Otherwise, add all of the rum to all of the ice cream, mix until incorporated, and divide the mixture evenly between the pie crusts.

If you’re so inclined, decorate the tops of the pies with piped whipped cream rosettes, paper-thin lime slices, lime zest twists, icing sugar, or any combination of the above.

Cover the pies with tin foil (to protect whipped cream rosettes, flip the plastic lid from the pie crust over the pie to make a dome, and fold the foil edges over to hold it in place).

Freeze until firm (about 3 hours).

Makes 2 pies, 8-10 servings each.

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Jun 2010 17

Lime rice, fraternal twin sister to lemon rice, is a staple side dish in many south Indian households. Tangy, yellow-tinged basmati rice is dotted with crunchy mustard seeds, gently roasted almonds and cilantro like fresh, colourful confetti. For a variation, try roasted, unsalted peanuts in place of the almonds. Lime rice pairs refreshingly with spiced ground lamb, either formed into kabobs and grilled, or stir-fried loose, and piled high into lettuce cups.

You will need:

2 c. basmati rice
2 ¾ c. water
½ tsp vegetable oil
½ tsp salt

1 tbsp vegetable oil
1 tbsp mustard seeds (any type; black are stronger-flavoured, yellow more mild)
½ tsp turmeric
¼ c. whole unsalted almonds
¼ c. lime juice
2 tsp lime zest
2 tbsp chopped cilantro (optional)

In a medium-sized pot, bring the water, ½ tsp vegetable oil and salt to boil. Meanwhile, rinse the rice well in cold water, until the water no longer appears cloudy. Drain the rice and add it to the boiling water, cover, then turn the heat down to low. When the water has been absorbed (about 20 minutes), turn off the heat and fluff the rice with a fork.

In a larger non-stick pot, heat 1 tbsp oil over medium-low heat. Add the almonds and the mustard seeds – they should shimmer in the oil. Keep stirring to roast the almonds evenly. Just when the mustard seeds begin to snap, crackle and pop, whisk in the turmeric, remove the pot from the heat, and whisk in the lime juice and zest.
Add the cooked rice and toss to coat. Stir the chopped cilantro into the rice just before serving.

If you are making this ahead of time (e.g., for Shabbos), then stir in an extra squirt or two of lime juice immediately before serving, along with the cilantro. (Often, when the rice is reheated, the lime flavour dissipates. Adding more lime juice just before serving will revive it, and adding the cilantro at the last second will keep it from wilting.)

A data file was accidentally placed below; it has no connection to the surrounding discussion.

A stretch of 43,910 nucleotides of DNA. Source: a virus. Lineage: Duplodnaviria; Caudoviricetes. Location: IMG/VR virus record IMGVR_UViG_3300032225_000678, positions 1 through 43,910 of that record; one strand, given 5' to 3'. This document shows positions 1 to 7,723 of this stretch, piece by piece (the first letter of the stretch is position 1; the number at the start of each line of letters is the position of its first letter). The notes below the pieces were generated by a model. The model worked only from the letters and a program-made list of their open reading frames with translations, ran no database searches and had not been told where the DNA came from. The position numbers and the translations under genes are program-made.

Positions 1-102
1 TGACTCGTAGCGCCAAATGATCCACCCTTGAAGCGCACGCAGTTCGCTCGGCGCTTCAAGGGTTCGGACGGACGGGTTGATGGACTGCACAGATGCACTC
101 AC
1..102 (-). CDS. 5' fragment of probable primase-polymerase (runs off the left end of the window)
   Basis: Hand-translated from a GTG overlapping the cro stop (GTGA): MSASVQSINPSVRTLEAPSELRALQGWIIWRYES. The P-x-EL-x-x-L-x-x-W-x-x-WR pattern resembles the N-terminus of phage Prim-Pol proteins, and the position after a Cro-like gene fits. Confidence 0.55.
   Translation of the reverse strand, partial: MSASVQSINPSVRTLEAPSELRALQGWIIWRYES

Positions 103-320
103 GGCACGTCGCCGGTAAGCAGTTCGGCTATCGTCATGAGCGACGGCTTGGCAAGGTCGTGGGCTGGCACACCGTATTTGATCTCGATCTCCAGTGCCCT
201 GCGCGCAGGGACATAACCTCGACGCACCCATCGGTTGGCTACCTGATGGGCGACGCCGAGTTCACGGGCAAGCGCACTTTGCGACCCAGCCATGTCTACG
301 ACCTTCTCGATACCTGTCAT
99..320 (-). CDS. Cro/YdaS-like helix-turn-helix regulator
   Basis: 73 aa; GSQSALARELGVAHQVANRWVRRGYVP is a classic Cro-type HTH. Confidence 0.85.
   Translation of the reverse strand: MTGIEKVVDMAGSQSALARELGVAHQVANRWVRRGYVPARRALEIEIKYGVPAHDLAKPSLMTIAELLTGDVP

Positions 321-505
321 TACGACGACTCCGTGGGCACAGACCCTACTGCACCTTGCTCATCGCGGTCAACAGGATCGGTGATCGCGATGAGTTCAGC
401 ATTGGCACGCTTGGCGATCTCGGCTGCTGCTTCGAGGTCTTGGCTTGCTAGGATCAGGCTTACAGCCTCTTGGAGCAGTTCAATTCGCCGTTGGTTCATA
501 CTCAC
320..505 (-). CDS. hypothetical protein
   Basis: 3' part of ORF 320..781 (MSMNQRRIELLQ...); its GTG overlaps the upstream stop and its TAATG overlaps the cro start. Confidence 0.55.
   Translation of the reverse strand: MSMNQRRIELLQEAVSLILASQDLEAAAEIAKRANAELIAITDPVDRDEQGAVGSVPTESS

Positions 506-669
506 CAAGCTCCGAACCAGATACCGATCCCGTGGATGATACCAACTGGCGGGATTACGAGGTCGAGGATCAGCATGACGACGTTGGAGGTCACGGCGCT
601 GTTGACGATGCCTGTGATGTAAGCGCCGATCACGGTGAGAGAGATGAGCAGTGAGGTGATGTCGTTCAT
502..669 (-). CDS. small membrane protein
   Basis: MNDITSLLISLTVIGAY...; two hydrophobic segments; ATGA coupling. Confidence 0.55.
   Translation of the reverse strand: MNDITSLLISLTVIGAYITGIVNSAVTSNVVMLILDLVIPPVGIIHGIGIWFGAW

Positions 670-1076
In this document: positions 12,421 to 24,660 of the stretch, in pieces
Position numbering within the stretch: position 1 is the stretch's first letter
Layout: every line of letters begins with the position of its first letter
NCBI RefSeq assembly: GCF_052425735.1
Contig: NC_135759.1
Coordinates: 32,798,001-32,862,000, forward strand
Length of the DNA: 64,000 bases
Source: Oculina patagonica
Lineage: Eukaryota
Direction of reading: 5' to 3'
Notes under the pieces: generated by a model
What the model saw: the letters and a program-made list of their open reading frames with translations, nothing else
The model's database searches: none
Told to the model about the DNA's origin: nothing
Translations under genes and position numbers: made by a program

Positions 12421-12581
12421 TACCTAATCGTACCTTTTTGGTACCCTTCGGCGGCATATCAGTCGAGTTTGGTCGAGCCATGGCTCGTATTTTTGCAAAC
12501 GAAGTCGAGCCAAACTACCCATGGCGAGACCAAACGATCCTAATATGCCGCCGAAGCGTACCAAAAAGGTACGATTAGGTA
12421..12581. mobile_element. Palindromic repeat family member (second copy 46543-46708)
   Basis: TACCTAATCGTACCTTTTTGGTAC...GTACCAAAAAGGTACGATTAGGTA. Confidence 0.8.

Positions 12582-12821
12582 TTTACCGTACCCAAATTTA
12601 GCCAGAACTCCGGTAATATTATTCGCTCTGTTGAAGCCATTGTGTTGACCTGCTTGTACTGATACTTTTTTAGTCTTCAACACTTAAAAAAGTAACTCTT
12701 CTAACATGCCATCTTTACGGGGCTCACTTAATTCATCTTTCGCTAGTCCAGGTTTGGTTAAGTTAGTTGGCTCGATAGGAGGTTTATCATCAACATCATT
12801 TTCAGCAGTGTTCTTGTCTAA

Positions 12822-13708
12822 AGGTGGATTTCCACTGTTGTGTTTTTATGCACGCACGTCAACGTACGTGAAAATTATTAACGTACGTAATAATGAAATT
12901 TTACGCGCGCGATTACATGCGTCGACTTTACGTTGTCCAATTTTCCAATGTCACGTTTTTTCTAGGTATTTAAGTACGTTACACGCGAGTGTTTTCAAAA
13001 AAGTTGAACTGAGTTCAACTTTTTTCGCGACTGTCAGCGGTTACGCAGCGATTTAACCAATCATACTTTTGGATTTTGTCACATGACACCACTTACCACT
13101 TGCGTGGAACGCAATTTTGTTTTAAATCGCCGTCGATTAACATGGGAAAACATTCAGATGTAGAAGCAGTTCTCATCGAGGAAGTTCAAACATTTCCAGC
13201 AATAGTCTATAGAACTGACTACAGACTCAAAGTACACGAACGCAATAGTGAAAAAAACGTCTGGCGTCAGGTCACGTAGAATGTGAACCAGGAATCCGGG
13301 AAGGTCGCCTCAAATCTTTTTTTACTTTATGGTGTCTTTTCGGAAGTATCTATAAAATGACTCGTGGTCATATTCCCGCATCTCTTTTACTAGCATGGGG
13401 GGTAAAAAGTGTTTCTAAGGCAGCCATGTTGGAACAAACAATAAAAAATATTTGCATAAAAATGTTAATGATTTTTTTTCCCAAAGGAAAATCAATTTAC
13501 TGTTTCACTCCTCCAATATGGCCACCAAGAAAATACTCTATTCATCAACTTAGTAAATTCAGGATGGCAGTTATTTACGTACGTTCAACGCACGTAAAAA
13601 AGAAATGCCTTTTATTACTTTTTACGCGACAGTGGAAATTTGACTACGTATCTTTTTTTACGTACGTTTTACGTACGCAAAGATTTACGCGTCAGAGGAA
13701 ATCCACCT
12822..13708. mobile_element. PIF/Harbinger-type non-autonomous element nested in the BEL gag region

Serves 4-6

© Shaby Heltay, 2010

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May 2010 26

This aromatic brisket may be the most tender you will ever have. Forget about leathery, tough slivers of beef – this is so soft you may not even be able to slice it properly, but at any rate, it will fall apart in your mouth, guaranteed.

It is known also as the Wednesday Brisket because, if you’re making this for Shabbos, you start it on Wednesday night. But don’t let that put you off – it is so simple to prepare that it doesn’t feel like cooking at all. And really, it’s not! You just throw everything into your chollent pot (slow-cooker) before bed and let it simmer through the night.

When you wake up the next morning, with the most mouth-watering smell permeating your home, you simply plop the brisket into a baking dish, sauce and all, and leave it in the fridge for the rest of the day. That rest time gives the meat a chance to really soak up the flavours and become even more tender.

Then, on Friday morning, it’s just a matter of slicing the brisket and simmering the sauce a little bit on the stovetop. And that’s really it!

Tender, flavourful, spicy brisket… you’re welcome. 🙂

You will need:

1 large double brisket (about 4-6 lbs)
2 small onions, sliced
1 can of diced tomatoes (28 oz)
1 c water or chicken stock

1 1/2 tsp pepper
2 tsp salt
1 1/2 tsp ginger
2 tsp garlic powder
2 tsp onion powder
2 tsp hot paprika
2 tsp cumin
1 tsp cinnamon
1 1/2 tsp turmeric
1/2 tsp cayenne pepper
pinch saffron threads, crushed
1/2 c. brown sugar
2 tbsp honey
2 tbsp chopped parsley or cilantro (optional)

Wednesday night:

Place the brisket in a chollent pot and cover it with all of the other ingredients (except for the parsley). Put the lid on and set it to low heat (it should cook for about 8 hours). Then go to sleep and dream about beef!

Thursday morning:

Transfer the brisket to a baking dish. If there are large deposits of fat on the meat, trim them off now while the brisket is hot. Pour all of the juices into the baking dish too, then cover with plastic wrap and put the brisket in the fridge. Then get on with your day and daydream about beef!

Thursday night:

Do nothing. Ha!

Friday, any time before Shabbos:

Use a spoon to remove the solidified fat from the surface of the sauce.